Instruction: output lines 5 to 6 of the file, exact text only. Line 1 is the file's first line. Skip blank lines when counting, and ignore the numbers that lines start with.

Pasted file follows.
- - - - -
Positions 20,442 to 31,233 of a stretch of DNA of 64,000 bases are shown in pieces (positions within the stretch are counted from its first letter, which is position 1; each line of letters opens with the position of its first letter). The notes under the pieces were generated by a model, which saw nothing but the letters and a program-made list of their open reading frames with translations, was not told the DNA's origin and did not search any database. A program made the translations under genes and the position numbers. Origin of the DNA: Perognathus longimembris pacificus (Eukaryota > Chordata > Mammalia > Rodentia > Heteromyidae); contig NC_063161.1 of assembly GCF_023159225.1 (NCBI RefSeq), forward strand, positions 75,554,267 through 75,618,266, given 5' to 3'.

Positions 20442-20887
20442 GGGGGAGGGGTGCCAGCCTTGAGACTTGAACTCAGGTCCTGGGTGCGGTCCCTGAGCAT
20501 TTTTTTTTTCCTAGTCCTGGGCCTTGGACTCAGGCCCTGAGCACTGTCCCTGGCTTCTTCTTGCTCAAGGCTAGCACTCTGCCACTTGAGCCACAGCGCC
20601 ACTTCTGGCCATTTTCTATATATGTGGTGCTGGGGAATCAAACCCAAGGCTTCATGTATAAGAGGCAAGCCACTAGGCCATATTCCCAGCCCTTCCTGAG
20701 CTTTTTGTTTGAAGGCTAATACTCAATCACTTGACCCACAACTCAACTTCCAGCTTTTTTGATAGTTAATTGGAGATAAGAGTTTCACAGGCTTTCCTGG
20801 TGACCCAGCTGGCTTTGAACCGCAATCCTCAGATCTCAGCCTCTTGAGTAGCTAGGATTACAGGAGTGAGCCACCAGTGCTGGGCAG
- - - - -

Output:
20601 ACTTCTGGCCATTTTCTATATATGTGGTGCTGGGGAATCAAACCCAAGGCTTCATGTATAAGAGGCAAGCCACTAGGCCATATTCCCAGCCCTTCCTGAG
20701 CTTTTTGTTTGAAGGCTAATACTCAATCACTTGACCCACAACTCAACTTCCAGCTTTTTTGATAGTTAATTGGAGATAAGAGTTTCACAGGCTTTCCTGG